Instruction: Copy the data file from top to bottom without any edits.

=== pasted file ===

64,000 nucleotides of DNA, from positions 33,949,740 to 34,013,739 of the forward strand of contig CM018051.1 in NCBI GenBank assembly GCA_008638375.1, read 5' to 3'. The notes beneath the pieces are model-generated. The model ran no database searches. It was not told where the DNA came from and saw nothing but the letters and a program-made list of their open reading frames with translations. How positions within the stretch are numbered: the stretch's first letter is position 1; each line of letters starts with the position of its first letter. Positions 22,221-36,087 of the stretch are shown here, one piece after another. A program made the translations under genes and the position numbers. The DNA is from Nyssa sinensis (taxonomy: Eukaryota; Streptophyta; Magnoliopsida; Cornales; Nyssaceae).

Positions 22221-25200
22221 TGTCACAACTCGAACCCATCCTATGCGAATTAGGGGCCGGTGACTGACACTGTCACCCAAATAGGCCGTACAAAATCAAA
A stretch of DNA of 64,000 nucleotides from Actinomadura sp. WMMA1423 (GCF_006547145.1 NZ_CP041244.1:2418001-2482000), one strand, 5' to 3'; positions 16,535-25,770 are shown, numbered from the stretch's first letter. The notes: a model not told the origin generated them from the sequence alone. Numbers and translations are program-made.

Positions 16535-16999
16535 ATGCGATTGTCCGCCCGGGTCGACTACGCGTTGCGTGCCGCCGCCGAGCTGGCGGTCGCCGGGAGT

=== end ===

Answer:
64,000 nucleotides of DNA, from positions 33,949,740 to 34,013,739 of the forward strand of contig CM018051.1 in NCBI GenBank assembly GCA_008638375.1, read 5' to 3'. The notes beneath the pieces are model-generated. The model ran no database searches. It was not told where the DNA came from and saw nothing but the letters and a program-made list of their open reading frames with translations. How positions within the stretch are numbered: the stretch's first letter is position 1; each line of letters starts with the position of its first letter. Positions 22,221-36,087 of the stretch are shown here, one piece after another. A program made the translations under genes and the position numbers. The DNA is from Nyssa sinensis (taxonomy: Eukaryota; Streptophyta; Magnoliopsida; Cornales; Nyssaceae).

Positions 22221-25200
22221 TGTCACAACTCGAACCCATCCTATGCGAATTAGGGGCCGGTGACTGACACTGTCACCCAAATAGGCCGTACAAAATCAAA
A stretch of DNA of 64,000 nucleotides from Actinomadura sp. WMMA1423 (GCF_006547145.1 NZ_CP041244.1:2418001-2482000), one strand, 5' to 3'; positions 16,535-25,770 are shown, numbered from the stretch's first letter. The notes: a model not told the origin generated them from the sequence alone. Numbers and translations are program-made.

Positions 16535-16999
16535 ATGCGATTGTCCGCCCGGGTCGACTACGCGTTGCGTGCCGCCGCCGAGCTGGCGGTCGCCGGGAGT